For instance, James Paterson creates outlines of stories, then gives them to someone else to write. As far as I know, only James Paterson’s name appears as the author.

    Dean Wesley Smith last year publicly blogged his progress on a novel he was ghostwriting. He came up with the full story, though I’m sure he had some constraints. But by contract he was not free to divulge who he was ghost writing for, or even any details of what the story was about. His name would appear nowhere on the novel. Barring getting outed, few will ever know he wrote that story. He also was paid around 100 grand for the job, if my memory serves me correctly.

    Once any credit is given, it is no longer ghostwriting. It is co-authoring, or something similar.
    Interesting responses so far.

  11. I’m a lot more familiar with the concept of ghostwritten books these days, so it probably wouldn’t feel as much of a betrayal as it did when I was a teen first encountering it.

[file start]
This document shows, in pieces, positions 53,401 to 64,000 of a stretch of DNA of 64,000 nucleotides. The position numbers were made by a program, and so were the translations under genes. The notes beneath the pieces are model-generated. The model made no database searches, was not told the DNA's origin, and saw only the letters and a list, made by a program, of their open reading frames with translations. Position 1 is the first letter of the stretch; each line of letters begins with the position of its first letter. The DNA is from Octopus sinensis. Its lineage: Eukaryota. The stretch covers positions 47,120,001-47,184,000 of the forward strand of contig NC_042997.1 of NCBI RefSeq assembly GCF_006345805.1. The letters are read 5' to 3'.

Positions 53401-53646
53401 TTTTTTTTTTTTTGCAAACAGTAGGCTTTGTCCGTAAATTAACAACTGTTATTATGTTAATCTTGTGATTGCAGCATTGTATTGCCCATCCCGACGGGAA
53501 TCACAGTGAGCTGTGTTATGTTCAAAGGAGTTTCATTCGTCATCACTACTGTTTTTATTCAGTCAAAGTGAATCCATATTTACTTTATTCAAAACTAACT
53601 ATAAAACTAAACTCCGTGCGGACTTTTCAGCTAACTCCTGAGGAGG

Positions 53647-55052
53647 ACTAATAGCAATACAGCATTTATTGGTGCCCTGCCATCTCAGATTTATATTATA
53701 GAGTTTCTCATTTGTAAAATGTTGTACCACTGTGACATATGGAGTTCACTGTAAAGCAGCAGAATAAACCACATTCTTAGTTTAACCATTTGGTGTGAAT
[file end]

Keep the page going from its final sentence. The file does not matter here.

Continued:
So, how I would feel about it? It depends on the situation. I would wonder, “Why?”
    Why did they hire a ghostwriter instead of writing it themselves? If it’s an autobiography, then that makes perfect sense to me. If it’s a fiction series, and they just wanted the notoriety of being considered a published author… that’s pretty dumb.
    But I don’t know that there’s anybody I idolize (or identify with) enough that it would impact my opinion of them or the books to find out someone else wrote their books. If I’d held a lifelong desire to meet them and discuss their work, then yeah — I would be disappointed and strike them off my bucket list.